Monthly Archives: August 2014

Fledged but not flown

The busy, busy period of country shows and beach games is just about over now, with Lifeboat Day tying it all up and the Scottish children are now back to school. This last month has flown by even faster than all the rest.

Adult white-tailed eagle (John Clare)
Our female juvenile is doing well after fledging although she still hasn’t gone all that far from the main area of the territory, near the nest. All of this wet and windy weather won’t have been much encouragement to get going so she’s spent a lot of time sat on the grass below the tree line looking wet and miserable. She has managed some good flights above the forest but she’s always managed to come back down in her well known area.

Mackerel & gannet bonanza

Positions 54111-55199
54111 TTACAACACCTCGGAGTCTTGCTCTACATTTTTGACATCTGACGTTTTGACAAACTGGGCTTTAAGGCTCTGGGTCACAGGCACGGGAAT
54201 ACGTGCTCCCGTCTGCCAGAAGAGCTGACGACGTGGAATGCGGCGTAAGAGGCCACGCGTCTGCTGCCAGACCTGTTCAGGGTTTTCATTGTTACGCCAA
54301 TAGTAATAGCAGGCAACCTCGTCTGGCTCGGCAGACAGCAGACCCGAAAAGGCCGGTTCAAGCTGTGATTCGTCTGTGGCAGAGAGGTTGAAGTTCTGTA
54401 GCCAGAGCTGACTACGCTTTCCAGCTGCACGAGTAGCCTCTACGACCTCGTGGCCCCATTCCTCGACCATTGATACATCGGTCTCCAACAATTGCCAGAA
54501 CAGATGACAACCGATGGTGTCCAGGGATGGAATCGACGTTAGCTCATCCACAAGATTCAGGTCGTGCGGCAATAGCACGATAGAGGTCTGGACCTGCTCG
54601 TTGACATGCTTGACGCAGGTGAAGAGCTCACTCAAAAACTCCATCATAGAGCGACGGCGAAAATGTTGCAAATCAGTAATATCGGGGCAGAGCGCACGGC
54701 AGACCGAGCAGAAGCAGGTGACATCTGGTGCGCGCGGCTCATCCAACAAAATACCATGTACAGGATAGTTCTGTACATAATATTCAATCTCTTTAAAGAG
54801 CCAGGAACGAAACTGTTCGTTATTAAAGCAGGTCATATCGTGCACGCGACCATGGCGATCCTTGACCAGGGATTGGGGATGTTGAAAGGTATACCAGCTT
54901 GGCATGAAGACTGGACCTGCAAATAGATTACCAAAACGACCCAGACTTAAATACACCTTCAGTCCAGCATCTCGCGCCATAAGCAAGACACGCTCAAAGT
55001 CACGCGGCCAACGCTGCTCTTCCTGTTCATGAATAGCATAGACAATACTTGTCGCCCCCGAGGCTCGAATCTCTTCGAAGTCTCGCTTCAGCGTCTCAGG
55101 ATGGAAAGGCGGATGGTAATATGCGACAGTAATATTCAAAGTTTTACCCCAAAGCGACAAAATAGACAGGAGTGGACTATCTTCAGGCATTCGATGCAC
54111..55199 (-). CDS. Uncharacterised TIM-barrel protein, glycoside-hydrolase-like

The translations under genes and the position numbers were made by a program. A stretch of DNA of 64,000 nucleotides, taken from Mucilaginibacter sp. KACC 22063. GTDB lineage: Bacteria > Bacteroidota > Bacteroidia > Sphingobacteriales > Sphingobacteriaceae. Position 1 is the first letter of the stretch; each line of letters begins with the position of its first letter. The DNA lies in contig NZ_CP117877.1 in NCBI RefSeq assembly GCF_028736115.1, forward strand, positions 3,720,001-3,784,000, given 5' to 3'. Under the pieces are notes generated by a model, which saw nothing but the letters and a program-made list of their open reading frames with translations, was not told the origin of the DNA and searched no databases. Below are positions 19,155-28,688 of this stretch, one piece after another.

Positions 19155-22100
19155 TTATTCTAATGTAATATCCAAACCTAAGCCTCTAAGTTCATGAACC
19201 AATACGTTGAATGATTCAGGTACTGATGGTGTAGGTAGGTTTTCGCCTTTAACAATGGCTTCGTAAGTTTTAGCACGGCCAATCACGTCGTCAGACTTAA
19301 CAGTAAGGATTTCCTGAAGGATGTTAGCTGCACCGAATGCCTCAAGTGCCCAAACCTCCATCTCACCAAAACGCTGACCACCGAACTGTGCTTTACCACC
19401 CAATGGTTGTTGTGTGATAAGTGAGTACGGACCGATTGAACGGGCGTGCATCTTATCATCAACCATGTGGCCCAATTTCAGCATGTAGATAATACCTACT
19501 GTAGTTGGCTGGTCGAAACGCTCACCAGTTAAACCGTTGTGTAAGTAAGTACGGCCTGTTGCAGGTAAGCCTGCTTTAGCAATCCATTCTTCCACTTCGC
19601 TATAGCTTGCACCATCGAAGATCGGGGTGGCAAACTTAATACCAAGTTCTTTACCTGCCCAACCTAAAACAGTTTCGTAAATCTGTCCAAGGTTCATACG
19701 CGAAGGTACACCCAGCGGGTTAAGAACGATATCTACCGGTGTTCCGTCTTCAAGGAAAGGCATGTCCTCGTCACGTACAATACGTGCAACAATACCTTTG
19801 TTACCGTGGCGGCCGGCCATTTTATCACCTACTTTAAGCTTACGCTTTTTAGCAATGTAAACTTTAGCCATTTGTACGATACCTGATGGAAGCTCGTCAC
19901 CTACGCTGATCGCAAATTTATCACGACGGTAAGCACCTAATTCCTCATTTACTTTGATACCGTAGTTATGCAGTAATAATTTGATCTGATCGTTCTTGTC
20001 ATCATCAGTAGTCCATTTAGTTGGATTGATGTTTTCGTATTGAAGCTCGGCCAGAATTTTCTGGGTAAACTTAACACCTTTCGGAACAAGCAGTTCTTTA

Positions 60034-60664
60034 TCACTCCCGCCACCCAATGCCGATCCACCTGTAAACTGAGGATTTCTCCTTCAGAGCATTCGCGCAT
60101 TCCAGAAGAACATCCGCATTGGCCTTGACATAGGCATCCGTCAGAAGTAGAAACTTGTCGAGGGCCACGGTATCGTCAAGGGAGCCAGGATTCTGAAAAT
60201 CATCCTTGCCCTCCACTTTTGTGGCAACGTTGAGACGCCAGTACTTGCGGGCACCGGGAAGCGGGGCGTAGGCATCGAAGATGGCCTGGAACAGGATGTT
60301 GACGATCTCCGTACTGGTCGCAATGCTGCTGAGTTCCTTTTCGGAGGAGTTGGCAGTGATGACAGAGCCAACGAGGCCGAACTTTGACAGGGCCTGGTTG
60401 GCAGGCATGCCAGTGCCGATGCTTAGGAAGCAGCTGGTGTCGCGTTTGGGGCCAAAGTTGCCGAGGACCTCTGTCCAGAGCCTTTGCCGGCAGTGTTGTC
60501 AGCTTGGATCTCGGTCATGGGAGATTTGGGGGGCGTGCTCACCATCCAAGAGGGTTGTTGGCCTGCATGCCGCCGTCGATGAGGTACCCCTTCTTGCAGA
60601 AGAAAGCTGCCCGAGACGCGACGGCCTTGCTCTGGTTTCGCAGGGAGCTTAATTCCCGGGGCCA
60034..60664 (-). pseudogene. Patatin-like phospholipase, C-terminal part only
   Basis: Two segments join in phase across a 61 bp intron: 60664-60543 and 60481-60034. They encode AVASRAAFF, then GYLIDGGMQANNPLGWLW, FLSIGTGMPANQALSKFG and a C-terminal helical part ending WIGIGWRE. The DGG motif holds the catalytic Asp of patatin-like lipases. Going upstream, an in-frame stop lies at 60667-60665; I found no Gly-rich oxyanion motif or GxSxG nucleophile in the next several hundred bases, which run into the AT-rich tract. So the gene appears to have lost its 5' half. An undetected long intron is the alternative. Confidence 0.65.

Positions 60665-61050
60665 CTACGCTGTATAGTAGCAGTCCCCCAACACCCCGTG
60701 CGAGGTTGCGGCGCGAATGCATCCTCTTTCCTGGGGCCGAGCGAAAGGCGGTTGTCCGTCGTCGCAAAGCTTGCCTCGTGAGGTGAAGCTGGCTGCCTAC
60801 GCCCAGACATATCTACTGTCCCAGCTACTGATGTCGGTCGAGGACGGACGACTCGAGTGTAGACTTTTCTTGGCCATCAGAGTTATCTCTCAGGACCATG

It seems that Iona and Fingal are fairly frustrated with her and spend a good amount of time nearby giving her a glare of parental annoyance; they still want her to make her way to their prime hunting territory over the loch. Despite this, they’ve still been bringing in prey and often spend time down on the grass alongside feasting together. We’ve had great sightings of feeding behaviour with prey items like mackerel featuring a lot – this matches anecdotes of people catching 100 plus in no time at all around the Mull coastline.

We also had some visitors this week that have been enjoying a spectacle – white-tailed eagles hunting gannets! I always say they can and do, but I’ve never been lucky enough to witness that yet. Gannets have a wingspan of 2m, they’re a huge bird in their own right and they’ll be busy feasting on the glut of mackerel.

Awesome autumn